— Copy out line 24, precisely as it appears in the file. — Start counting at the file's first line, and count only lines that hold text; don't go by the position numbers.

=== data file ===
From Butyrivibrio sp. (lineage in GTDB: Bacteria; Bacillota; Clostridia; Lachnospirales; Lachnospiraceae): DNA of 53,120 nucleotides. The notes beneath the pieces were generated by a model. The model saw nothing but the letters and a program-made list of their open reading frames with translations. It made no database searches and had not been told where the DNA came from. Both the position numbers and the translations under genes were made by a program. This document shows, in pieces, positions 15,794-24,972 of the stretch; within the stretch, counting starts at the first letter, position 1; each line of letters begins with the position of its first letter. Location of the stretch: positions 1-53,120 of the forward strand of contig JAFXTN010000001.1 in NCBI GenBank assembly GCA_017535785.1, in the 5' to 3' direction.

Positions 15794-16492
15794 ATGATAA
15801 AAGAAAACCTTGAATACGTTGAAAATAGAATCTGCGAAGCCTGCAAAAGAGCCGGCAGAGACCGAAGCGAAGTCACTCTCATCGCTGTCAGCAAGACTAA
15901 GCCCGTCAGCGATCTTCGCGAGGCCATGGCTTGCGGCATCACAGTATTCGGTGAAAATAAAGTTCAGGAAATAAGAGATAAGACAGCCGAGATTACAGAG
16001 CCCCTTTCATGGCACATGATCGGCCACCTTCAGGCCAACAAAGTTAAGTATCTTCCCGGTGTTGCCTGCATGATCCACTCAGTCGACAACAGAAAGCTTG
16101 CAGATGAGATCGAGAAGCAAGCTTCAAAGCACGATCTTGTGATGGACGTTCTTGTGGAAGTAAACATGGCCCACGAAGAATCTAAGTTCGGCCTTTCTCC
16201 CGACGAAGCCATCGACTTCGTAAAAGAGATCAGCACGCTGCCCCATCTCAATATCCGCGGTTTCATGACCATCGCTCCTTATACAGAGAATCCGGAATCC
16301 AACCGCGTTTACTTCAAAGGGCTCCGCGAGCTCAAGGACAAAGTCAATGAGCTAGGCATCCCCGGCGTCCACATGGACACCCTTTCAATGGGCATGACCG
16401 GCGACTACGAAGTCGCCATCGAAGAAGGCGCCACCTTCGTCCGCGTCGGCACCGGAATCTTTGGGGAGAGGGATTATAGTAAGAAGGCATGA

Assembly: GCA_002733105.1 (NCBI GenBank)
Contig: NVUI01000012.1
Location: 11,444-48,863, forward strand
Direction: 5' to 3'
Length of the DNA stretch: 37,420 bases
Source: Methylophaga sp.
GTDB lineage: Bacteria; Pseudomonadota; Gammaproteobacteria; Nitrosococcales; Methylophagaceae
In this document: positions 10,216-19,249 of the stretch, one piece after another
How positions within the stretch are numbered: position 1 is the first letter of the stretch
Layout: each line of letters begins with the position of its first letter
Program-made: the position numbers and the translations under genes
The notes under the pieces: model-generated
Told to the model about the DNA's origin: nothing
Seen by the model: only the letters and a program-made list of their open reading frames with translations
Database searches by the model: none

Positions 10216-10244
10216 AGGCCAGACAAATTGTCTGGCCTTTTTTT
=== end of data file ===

Seen by the model: only the letters and a program-made list of their open reading frames with translations